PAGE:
In Illinois, to make out a claim for defamation, a plaintiff must demonstrate that the defendant made a false statement about him to a third party, and that the statement caused injury to the plaintiff. Krasinski v. United Parcel Service, Inc., 124 Ill.2d 483, 530 N.E.2d 468, 125 Ill. Dec. 310, 313 (Ill. 1988). If, as is common in employment settings, qualified privilege becomes an issue, plaintiff may overcome it by pleading and proving that the statements were made with actual malice. Id. Defendants contend that Count V fails to state a claim for defamation since plaintiff fails to specify the words alleged to be defamatory, or how and to whom the words were published. Plaintiffs respond that they have sufficiently pleaded the elements of defamation, pointing out that she has alleged (1) that defendants falsely accused her of theft, and (2) that defendants published this accusation to Pelech's co-workers, tenants of the building, and others. We agree with Pelech that she has adequately pleaded defamation.

 Federal pleading requirements, which govern this action, generally require a plaintiff in a defamation suit to plead the precise language alleged to be defamatory. Vantassell-Matin v. Nelson, 741 F. Supp. 698, 707 (N.D. Ill. 1990) (Shadur, J.). The use of in haec verba pleadings is designed to ensure that defendants are able to respond to the complaint. Here, while Pelech has not alleged the exact language used, defendants have sufficient information with which to form responsive pleadings. That is, they are on notice that plaintiff seeks to hold them liable for making known their accusations that she stole something. Because this is not a situation in which the precise wording of the statements is likely to affect their interpretation, we find that Pelech's failure to plead them does not sink this claim.

 Pelech's failure to allege who made the defamatory statements and to whom they were made, however, is more troubling. Absent any allegations regarding the making of the statements, other than the general assertion that defendants made them, the defendants would seem to be at a disadvantage in trying to formulate responsive pleadings. While Pelech's pleadings are not as specific as one might hope, we nonetheless find them adequate to permit defendants to answer, as, in fact, they have done. Accordingly, we deny defendants' motion to dismiss Count V for failure to state a claim.

 E. Failure of Count VI to State a Claim

 In order to be held liable for intentional infliction of emotional distress, a defendant's conduct must be "extreme and outrageous, and the plaintiff must have suffered severe emotional distress. Public Finance Corp. v. Davis, 66 Ill.2d 85, 360 N.E.2d 765, 4 Ill. Dec. 652 (Ill. 1977). In Illinois, conduct will be found extreme and outrageous if it goes "beyond all possible bounds of decency, and plaintiff's distress will be found severe if "no reasonable man could be expected to endure it." 4 Ill. Dec. at 654. Defendants argue that plaintiff has failed to allege facts which establish that defendants engaged in sufficiently extreme and outrageous behavior to support a claim for intentional infliction of emotional distress.

 There are no hard and fast rules regarding what constitutes "extreme and outrageous" conduct. However, Illinois courts have noted that in an employment setting, conduct must be particularly egregious to support an emotional distress claim, else "nearly all employees would have a cause of action for intentional infliction of severe emotional distress." Heying v. Simonaitis, 126 Ill. App. 3d 157, 466 N.E.2d 1137, 1144, 81 Ill. Dec. 335 (1st Dist. 1984). Even with this stricture, it is no easy task for courts to determine when to describe conduct as "extreme and outrageous."

 Citing Miller v. Equitable Life Assurance Society, 181 Ill. App. 3d 954, 537 N.E.2d 887, 130 Ill. Dec. 558, 560 (1st Dist. 1989), defendants argue that behavior more extreme than that alleged by Pelech has been found insufficient to support an emotional distress claim. In Miller, the plaintiff complained that she was surrounded by rude, vulgar, uncooperative, unprofessional, and unfair co-workers and supervisors, and the court held that while it did not condone the alleged behavior, it was not so extreme as to exceed all bounds of human decency. Id. Unlike Miller, however, the plaintiff here has alleged not only offensive behavior, but the aggravating circumstance of retaliation.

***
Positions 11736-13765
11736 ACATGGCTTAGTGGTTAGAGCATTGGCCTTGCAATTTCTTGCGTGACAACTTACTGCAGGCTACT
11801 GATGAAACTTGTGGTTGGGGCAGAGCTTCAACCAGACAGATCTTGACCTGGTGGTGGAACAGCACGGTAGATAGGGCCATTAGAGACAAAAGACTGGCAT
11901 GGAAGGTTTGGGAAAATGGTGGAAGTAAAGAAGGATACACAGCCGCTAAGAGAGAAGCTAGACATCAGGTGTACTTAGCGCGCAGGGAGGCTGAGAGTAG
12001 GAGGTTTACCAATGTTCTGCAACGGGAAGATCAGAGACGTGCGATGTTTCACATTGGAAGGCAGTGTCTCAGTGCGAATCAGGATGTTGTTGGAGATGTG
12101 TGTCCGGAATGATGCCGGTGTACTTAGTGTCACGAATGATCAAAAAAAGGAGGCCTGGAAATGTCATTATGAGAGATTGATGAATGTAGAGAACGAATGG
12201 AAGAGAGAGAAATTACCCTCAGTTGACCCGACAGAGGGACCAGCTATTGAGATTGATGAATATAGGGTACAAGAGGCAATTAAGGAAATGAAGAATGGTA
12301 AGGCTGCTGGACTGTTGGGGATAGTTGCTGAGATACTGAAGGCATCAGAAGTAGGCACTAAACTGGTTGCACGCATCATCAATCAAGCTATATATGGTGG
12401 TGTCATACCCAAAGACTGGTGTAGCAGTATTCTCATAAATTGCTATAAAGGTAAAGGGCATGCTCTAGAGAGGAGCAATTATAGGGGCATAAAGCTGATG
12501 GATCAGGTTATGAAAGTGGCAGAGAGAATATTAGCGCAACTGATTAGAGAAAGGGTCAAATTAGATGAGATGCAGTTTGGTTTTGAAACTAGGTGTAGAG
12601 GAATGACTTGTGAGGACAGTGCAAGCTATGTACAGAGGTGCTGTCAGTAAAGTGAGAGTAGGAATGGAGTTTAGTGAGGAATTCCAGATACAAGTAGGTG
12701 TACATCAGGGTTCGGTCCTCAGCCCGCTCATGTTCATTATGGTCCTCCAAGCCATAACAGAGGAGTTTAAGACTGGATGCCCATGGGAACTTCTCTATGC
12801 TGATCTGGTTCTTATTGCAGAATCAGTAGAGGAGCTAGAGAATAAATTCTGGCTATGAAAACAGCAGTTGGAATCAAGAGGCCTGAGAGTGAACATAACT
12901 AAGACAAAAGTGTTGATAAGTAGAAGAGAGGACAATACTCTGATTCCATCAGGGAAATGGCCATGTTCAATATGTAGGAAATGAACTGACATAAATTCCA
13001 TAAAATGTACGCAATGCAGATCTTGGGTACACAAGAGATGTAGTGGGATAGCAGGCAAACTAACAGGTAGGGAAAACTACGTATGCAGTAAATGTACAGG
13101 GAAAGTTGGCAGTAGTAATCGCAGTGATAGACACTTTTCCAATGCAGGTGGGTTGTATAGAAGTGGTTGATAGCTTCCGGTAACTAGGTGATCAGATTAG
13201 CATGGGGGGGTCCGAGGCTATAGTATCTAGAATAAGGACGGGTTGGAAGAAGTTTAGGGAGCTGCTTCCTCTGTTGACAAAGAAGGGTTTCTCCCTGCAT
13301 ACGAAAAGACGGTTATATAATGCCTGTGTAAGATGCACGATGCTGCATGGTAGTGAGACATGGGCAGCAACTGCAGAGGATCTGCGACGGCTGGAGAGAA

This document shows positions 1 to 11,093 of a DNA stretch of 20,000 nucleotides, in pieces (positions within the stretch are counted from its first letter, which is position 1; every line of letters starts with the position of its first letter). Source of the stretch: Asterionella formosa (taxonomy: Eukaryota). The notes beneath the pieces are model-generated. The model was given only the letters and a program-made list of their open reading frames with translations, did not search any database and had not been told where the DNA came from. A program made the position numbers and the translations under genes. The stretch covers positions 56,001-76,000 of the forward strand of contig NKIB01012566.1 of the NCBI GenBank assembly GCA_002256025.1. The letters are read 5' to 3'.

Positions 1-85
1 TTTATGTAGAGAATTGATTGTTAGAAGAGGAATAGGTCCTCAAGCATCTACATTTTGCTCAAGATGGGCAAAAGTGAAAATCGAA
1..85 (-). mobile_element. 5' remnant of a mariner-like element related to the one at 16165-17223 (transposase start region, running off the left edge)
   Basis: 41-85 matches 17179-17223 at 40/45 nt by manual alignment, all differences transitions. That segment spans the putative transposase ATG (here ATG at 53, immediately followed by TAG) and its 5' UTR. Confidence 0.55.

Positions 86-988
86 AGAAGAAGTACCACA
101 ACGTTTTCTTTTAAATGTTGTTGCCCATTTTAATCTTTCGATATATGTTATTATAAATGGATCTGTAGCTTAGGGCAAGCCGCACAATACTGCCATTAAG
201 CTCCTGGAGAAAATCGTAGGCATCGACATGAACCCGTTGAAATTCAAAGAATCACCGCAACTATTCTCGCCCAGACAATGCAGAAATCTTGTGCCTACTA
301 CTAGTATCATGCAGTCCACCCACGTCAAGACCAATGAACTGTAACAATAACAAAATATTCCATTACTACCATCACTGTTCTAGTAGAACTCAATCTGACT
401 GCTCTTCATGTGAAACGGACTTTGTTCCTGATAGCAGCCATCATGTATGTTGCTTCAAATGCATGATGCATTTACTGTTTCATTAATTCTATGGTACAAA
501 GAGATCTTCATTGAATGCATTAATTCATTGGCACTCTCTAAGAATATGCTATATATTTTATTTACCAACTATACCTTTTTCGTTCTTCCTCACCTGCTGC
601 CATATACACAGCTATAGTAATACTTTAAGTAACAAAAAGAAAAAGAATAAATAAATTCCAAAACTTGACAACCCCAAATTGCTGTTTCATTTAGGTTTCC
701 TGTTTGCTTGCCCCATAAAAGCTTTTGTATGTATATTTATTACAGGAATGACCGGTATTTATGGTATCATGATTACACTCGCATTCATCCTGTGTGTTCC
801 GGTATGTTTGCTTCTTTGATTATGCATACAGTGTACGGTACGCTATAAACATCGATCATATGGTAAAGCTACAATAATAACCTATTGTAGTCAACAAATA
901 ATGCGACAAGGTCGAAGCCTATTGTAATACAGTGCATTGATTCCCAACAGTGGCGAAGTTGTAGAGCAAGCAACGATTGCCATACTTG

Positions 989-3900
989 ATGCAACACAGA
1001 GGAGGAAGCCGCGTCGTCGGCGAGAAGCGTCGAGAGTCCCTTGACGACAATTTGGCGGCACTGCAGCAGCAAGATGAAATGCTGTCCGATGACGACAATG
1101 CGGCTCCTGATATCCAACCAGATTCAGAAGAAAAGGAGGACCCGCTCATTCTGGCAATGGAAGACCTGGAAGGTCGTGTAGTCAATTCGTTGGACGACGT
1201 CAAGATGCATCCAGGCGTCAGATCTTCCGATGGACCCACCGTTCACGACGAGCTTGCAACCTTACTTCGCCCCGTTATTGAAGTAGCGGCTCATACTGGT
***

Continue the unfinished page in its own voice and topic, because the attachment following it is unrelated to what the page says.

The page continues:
In Johnson v. Federal Reserve Bank, 199 Ill. App. 3d 427, 557 N.E.2d 328, 145 Ill. Dec. 558 (1st Dist. 1990), the plaintiff alleged that in retaliation for his exposure of various illegal practices by the defendant, the defendant harassed him by threatening to fire him, giving him extra work, requiring him to work longer hours than other employees in his department, giving him poor reviews, and blocking his advancement within the company. Although the court observed that the treatment plaintiff received could not have been deemed "extreme and outrageous, had it been a genuine effort to correct an employee's performance, "the [defendant's] conduct, though not extreme and outrageous," per se, became so by its retaliatory and punitive nature. 145 Ill. Dec. at 561. Here, Pelech has alleged that the defendants in this action mounted an intentional campaign to discredit and terminate her in retaliation for her opposition to alleged discrimination. While lacking the exacerbating factor that defendants knew that Pelech was susceptible to emotional distress, we find that plaintiff has alleged facts sufficient to support her claim.

 F. Preemption of Count VI by the Illinois Workers Compensation Act

 In its final attack on Count VI, defendants maintain that Pelech's claim for intentional infliction of emotional distress is preempted by the Illinois Workers Compensation Act ("IWCA") with respect to the company defendants. The IWCA contains an exclusivity provision which prevents a plaintiff from bringing a common law suit against an employer for accidental injuries sustained in the workplace and compensable under the Act. Ill. Rev. Stat. ch. 48, § 138.5(a). An injury intentionally inflicted by a co-employee may still be accidental within the meaning of the IWCA if the employer did not encourage, direct, or expressly authorize the co-employee's actions. See Meerbrey v. Marshall Field & Co., 139 Ill.2d 455, 564 N.E.2d 1222, 151 Ill. Dec. 560 (1990).